This coming September will mark ten years since I started studying law as an undergraduate at the University of Kent. A period of time often reflected upon through a fog of late night alcoholic binges, a questionable dietary intake, and more fashion faux pas’ (yes plural) than I would care to admit on here. Without question looking back upon it 2003 to 2006 was arguably the best years of my life. A time when I met some wonderful people who have since become my closest friends (including my fiancée) and where I learnt a deep appreciation and love of the law. Whether my feelings concerning the law have been reciprocated over the years since leaving university is another story entirely though.
According to the latest admissions figures student demand for undergraduate law courses seemed to be holding up strongly towards the end of 2012 despite the recenty rise in student fees in England. While Universities in England experienced a quite acute shortfall of student numbers across a whole range of subjects, the figures show that in law, the decline in admissions is a relatively small one, being only 3.7 per cent down from 2011. So law is still seen as an interesting and prosperous profession despite the market already being saturated with talented young graduates unable to find training contracts with solicitor firms or pupilages with barrister’s chambers, and the legal profession as a whole contracting with the recent double dip recession.
When beginning your studies as an undergraduate of law there are many legal textbooks to buy and many more dusty tomes in the law library to sift through, researching the various statutes and the common law. Common law, also known as case law or precedent, is law that is developed by judges through court case decisions and other similar tribunals, as opposed to statutes adopted through the legislative process. It occurred to me at a recent gathering of university and law school friends, all now barristers and solicitors in their own right, that some of the most interesting cases we learnt about in our studies have never been of any use to us in our professional lives. Either through a change in specialisation (after all a lawyer specialising in shipping law is unlikely to ever need to use a case precedent of White v. White  UKHL 54;  3 WLR 1571), or perhaps by the mere fact that the case in question is now merely academic in nature, we found it peculiar that some of the cases we spent hours obsessing over never appear in our daily vocabulary or thought processes. At the time of studying every case seemed of manifest importance. Now though, not so much.
We decided to play a little game and shout out the first case that came into our head from all those hours of study as the one that just seemed to stick in there. It quickly became obvious that the cases we remembered the most were not the cases we used often in our offices but ones that for one reason or another just stayed buried within our collective subconciouses. The one case that jumped out at me in particular was that of R v Brown.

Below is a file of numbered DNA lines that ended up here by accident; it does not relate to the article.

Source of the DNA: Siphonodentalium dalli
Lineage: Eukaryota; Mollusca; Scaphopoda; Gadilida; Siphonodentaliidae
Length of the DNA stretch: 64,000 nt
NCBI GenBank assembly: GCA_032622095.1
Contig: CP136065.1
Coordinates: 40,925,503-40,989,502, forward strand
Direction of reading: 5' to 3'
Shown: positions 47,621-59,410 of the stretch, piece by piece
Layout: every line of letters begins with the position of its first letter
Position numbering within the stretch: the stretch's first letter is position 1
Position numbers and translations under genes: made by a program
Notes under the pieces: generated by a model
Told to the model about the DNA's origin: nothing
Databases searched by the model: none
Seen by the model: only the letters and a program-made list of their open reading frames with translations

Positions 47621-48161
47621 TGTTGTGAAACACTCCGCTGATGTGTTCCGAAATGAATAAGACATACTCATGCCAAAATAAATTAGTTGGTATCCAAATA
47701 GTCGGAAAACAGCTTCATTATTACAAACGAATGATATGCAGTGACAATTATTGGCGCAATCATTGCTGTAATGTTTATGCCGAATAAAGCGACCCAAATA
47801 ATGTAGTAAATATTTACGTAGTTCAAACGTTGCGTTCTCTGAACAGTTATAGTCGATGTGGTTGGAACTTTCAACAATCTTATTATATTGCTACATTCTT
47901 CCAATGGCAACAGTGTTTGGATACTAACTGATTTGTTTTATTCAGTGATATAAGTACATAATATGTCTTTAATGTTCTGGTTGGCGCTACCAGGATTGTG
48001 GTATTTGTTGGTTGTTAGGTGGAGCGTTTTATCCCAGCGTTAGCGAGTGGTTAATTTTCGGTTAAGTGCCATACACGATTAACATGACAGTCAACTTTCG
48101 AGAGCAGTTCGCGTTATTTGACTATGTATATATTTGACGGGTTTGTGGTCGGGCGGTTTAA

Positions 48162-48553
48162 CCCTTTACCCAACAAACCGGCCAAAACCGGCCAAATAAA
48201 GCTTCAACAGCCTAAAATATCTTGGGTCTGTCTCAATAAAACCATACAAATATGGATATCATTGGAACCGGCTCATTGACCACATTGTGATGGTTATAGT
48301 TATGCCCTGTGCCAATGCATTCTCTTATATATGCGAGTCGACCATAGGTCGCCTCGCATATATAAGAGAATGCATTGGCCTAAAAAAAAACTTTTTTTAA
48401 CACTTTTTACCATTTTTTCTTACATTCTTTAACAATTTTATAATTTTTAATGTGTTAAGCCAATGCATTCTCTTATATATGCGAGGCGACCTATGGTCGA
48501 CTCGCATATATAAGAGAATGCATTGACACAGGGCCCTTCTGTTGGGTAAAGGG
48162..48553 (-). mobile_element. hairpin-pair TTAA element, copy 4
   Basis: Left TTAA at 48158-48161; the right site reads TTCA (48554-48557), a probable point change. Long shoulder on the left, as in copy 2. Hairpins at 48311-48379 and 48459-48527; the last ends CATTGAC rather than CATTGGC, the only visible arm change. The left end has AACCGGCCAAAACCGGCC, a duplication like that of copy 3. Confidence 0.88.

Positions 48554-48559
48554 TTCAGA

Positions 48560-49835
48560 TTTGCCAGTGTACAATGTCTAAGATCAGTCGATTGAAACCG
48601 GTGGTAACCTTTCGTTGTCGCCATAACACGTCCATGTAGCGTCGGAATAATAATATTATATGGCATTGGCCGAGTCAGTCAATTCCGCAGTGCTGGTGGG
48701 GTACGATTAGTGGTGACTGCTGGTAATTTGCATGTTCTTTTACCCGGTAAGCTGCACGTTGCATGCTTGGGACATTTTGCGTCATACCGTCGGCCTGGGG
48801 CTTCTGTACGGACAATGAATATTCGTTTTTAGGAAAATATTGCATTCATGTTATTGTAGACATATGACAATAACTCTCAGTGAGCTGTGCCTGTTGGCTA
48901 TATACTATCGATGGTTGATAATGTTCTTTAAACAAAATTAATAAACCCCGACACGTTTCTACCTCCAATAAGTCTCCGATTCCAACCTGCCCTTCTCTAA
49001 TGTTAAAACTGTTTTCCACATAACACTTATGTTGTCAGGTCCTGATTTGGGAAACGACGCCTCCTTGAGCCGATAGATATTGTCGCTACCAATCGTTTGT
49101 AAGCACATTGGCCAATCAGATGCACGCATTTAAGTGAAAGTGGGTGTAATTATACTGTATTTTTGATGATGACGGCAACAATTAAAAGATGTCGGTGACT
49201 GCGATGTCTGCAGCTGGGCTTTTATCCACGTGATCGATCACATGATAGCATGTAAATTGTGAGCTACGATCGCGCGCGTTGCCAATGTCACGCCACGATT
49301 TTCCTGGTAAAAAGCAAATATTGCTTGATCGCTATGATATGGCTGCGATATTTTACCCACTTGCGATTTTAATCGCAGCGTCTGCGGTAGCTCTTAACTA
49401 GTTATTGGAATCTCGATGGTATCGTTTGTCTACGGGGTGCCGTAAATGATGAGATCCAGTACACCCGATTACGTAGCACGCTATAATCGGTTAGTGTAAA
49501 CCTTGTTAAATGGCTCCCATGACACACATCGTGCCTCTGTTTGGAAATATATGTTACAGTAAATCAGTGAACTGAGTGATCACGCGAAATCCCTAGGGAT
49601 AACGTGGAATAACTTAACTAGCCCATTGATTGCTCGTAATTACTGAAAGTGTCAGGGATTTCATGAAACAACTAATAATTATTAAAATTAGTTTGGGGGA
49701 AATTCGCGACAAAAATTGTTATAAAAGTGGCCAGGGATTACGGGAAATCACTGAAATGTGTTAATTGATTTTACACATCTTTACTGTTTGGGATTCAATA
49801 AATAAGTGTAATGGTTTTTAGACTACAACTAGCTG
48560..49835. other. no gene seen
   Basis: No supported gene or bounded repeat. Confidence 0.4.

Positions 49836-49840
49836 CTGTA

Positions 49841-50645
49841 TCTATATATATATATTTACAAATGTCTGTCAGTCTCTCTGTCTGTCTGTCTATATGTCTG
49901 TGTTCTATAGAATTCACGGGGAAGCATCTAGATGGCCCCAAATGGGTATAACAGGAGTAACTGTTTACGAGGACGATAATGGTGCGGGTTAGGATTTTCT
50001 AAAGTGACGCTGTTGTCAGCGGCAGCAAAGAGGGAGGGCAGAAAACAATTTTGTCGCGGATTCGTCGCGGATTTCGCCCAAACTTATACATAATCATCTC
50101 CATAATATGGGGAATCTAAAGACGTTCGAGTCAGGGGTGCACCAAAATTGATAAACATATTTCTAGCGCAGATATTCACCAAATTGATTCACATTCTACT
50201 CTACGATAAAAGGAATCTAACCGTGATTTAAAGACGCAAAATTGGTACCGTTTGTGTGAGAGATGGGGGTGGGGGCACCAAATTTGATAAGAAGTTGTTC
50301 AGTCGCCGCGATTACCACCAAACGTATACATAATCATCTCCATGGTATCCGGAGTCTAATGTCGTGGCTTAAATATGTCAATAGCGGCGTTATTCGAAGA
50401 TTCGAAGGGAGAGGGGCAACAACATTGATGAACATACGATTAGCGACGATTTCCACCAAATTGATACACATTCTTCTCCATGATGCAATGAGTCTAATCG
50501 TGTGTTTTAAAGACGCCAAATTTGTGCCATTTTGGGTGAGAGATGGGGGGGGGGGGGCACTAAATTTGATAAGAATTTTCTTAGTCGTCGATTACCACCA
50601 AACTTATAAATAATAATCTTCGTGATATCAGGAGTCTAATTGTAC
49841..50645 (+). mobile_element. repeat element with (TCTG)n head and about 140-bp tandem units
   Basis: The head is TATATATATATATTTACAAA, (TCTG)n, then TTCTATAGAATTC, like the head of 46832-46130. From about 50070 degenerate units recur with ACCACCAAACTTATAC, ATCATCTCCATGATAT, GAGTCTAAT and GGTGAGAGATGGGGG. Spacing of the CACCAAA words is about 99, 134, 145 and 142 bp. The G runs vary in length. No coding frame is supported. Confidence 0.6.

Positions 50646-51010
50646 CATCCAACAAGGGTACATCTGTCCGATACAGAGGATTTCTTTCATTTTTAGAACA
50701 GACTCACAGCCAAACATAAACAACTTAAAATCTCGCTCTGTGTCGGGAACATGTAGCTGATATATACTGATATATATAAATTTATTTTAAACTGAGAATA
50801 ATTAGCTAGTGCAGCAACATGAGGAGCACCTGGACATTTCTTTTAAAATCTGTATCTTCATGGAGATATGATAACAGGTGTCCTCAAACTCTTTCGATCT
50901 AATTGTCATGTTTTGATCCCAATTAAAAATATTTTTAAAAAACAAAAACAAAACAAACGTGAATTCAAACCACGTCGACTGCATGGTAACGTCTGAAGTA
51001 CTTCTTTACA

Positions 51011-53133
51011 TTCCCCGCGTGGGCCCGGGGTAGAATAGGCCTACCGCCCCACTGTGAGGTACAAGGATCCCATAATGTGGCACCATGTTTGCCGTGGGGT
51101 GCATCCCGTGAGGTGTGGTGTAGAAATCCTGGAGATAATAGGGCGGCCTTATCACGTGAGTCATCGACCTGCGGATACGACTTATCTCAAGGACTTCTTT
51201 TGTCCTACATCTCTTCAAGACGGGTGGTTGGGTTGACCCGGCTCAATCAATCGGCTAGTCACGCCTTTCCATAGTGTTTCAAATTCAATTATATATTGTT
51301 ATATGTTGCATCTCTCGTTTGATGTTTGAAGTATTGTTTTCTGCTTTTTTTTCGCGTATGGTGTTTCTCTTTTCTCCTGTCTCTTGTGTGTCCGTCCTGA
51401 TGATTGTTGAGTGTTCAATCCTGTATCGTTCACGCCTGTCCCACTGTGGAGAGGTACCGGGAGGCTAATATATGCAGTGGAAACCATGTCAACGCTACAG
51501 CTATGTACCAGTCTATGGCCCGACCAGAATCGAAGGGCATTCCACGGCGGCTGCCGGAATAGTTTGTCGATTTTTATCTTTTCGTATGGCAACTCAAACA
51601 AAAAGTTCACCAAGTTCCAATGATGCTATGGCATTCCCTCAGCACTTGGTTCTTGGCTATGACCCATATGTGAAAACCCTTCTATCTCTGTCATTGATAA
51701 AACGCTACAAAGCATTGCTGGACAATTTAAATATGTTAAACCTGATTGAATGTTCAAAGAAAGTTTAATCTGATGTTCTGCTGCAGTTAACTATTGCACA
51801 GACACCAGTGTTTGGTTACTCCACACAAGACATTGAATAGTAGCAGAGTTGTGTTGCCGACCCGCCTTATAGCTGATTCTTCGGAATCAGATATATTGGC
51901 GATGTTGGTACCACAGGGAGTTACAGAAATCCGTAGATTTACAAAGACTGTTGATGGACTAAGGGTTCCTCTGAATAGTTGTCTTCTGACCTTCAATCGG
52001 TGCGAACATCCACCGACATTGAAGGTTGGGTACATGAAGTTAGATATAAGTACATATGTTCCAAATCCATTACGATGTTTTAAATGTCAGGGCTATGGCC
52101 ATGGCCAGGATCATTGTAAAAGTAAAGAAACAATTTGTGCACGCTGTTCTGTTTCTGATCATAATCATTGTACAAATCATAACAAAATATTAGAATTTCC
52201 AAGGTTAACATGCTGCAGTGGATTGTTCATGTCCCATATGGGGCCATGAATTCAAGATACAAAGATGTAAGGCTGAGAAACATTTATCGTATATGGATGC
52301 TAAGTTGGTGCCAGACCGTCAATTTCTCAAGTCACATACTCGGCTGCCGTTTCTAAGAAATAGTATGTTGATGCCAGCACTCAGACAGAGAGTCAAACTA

R v Brown  2 All ER 75 is a House of Lords judgment in which a group of five men were convicted for their involvement in consensual sadomasochistic sexual acts over a 10 year period. While none of these individuals complained against any of the acts in which they were involved, they were uncovered by an unrelated police investigation and were subsequently convicted of “unlawful and malicious wounding” and “assault occasioning actual bodily harm” contrary to sections 20 and 47 of the Offences against the Person Act 1861. Upon conviction, the individuals argued that they could not be convicted under the Offences against the Person Act 1861, as they had in all instances consented to the acts they engaged in. The key issue facing the Court was whether consent was a valid defence to assault in these circumstances, to which the Court, by a bare majority, answered in the negative holding that consent could not be a defence to offences under sections 20 and 47 of the Act.
Lord Templeman in his judgment said that; “Society is entitled and bound to protect itself against a cult of violence. Pleasure derived from the infliction of pain is an evil thing. Cruelty is uncivilised. I would answer the certified question in the negative and dismiss the appeals of the appellants against conviction.”
While Lord Lowry went on to say in his judgment that; “What the appellants are obliged to propose is that the deliberate and painful infliction of physical injury should be exempted from the operation of statutory provisions the object of which is to prevent or punish that very thing, the reason for the proposed exemption being that both those who will inflict and those who will suffer the injury wish to satisfy a perverted and depraved sexual desire. Sadomasochistic homosexual activity cannot be regarded as conducive to the enhancement or enjoyment of family life or conducive to the welfare of society. A relaxation of the prohibitions in sections 20 and 47 can only encourage the practice of homosexual sadomasochism and the physical cruelty that it must involve (which can scarcely be regarded as a “manly diversion”) by withdrawing the legal penalty and giving the activity a judicial imprimatur.”